Ballistic Missile Architecture: Advanced Generation
maneuverability have a greater range of trajectory types which improves their penetration capabilities against anti-missile defense systems. Trajectory types such as minimum energy, depressed, and lofted are relatively more effective in beating anti-missile shields. What these trajectory types do is essentially breakthrough the range-velocity-altitude metrics that held correlative relationships in first generation of TBMs. With the more advanced generation of ballistic missiles, the relationship that exists between altitude and range factors in the artillerylike trajectories of first generation TBM no longer stand.
Long-range Ballistic Missiles (LRBMs) of the advanced type are able to travel and cover large distances in short time spans by achieving fast speeds, although they need not be constrained by altitude factors. For example, an advanced generation LRBM can cover 2000km at approximately thirteen minutes and Ballistic Missiles trajectory types: Advanced hitting altitudes of around 400km Generation and maximum speeds of 3800 m/s.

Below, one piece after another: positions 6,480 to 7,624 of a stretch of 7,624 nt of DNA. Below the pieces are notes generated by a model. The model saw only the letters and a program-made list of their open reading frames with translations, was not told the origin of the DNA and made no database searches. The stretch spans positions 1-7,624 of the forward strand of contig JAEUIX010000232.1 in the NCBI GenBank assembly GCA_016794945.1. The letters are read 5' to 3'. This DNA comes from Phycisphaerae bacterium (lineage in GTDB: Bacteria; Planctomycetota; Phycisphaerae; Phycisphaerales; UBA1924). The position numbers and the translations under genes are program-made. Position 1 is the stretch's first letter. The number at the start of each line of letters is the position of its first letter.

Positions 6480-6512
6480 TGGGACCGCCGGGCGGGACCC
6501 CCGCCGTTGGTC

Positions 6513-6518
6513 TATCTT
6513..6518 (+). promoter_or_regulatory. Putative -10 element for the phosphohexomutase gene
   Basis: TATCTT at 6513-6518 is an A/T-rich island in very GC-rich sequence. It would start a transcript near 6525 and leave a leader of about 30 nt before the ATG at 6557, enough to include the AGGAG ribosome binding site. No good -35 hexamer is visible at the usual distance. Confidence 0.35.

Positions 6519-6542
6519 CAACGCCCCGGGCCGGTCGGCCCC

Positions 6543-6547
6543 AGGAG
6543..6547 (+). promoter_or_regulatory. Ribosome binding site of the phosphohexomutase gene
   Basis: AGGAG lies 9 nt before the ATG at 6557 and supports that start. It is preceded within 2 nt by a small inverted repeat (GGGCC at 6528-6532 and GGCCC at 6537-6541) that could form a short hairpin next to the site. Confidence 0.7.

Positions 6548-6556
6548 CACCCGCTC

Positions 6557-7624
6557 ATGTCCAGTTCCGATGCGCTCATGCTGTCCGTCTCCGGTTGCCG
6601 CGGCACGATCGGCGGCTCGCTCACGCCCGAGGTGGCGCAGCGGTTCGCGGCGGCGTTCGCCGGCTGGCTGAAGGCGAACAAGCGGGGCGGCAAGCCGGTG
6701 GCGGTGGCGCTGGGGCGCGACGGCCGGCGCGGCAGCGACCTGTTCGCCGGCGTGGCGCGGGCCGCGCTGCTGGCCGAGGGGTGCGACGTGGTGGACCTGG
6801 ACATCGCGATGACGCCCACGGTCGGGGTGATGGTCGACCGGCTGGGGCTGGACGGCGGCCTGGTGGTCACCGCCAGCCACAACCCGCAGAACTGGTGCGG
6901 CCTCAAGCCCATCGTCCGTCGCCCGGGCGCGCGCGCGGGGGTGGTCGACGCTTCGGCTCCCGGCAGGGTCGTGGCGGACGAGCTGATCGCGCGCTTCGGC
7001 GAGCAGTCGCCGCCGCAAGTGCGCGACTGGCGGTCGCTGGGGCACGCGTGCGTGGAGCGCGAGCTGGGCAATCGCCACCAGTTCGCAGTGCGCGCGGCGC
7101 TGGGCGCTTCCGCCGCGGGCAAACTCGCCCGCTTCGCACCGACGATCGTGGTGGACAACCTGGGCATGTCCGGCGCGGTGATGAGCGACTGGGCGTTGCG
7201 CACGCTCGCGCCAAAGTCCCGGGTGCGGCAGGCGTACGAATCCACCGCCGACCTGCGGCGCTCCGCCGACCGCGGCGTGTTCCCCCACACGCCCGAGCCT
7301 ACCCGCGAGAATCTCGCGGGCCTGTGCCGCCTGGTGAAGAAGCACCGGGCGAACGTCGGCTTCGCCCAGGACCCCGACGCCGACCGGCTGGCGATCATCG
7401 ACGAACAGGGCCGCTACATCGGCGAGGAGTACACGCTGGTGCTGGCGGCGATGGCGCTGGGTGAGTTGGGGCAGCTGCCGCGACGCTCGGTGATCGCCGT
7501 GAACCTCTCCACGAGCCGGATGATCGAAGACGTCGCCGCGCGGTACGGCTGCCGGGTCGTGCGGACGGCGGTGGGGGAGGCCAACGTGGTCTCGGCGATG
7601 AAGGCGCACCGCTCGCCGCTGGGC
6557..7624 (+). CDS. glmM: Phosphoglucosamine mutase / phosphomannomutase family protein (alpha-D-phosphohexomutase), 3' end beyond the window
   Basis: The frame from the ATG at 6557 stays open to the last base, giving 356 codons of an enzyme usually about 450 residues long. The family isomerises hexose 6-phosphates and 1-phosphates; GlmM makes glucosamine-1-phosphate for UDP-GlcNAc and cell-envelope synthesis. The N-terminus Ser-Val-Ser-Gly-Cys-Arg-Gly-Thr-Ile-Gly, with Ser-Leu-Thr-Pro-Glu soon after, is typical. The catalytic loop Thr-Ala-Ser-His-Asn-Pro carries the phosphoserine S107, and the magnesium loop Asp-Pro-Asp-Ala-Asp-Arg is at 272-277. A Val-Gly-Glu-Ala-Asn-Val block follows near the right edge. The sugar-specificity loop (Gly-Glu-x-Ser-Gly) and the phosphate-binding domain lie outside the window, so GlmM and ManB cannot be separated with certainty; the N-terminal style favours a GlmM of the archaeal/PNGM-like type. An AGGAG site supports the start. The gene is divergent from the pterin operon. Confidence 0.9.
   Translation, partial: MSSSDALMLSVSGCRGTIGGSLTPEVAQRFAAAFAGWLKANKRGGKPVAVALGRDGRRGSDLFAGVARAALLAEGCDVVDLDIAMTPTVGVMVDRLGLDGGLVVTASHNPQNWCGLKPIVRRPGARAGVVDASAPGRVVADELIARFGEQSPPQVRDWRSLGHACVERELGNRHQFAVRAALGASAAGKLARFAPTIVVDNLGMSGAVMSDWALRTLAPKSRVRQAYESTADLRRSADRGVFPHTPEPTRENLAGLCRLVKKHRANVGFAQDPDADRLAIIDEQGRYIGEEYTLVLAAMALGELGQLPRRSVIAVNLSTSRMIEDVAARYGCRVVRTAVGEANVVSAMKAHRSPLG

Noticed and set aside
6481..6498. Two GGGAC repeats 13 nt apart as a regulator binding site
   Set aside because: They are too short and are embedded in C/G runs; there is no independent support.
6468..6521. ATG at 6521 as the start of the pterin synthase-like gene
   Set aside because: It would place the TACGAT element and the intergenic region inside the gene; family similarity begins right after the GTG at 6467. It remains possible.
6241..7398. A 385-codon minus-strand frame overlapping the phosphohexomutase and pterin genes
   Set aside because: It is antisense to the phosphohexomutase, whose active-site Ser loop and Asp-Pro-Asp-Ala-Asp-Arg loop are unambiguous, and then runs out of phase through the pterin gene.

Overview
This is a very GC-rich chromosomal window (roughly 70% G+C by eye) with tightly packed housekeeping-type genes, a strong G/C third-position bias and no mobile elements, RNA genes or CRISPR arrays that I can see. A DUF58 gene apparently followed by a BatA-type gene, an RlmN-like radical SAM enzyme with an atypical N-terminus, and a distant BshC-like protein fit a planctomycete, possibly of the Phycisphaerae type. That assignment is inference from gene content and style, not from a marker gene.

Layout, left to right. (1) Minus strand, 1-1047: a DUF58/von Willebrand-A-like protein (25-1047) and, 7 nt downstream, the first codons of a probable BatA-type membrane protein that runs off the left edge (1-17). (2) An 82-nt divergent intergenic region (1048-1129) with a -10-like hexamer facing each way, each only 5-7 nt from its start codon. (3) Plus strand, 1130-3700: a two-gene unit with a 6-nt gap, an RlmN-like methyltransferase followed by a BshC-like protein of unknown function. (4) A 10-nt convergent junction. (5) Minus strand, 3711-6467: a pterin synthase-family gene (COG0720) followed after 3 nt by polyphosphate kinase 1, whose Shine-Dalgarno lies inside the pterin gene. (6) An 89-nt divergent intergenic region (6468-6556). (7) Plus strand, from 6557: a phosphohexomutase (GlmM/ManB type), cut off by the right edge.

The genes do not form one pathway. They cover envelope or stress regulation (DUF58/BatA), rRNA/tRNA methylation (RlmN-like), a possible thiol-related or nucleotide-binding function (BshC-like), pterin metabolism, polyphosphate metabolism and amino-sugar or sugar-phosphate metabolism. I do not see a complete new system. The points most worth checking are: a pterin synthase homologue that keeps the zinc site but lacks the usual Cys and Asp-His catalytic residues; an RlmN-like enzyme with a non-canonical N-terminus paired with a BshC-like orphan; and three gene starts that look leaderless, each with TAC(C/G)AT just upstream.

The same distance can also be covered by hitting altitudes of 1500km, at the same speed, but the time increases to twenty three minutes. In an another example, an LRBM can cover 3000km in just eighteen minutes by travelling at a speed of 4650 m/s and hitting an altitude of some 800km. What these typical trajectory examples highlight is the critical need for quick analysis by anti-missile defense systems in the event of a ballistic missile attack in order to have an effective and timely response.
Operations for advanced generation TBM can be done from mobile or silo-based systems for ground-to-ground attack, or from ship- or submarine-based systems for sea-to-ground attack.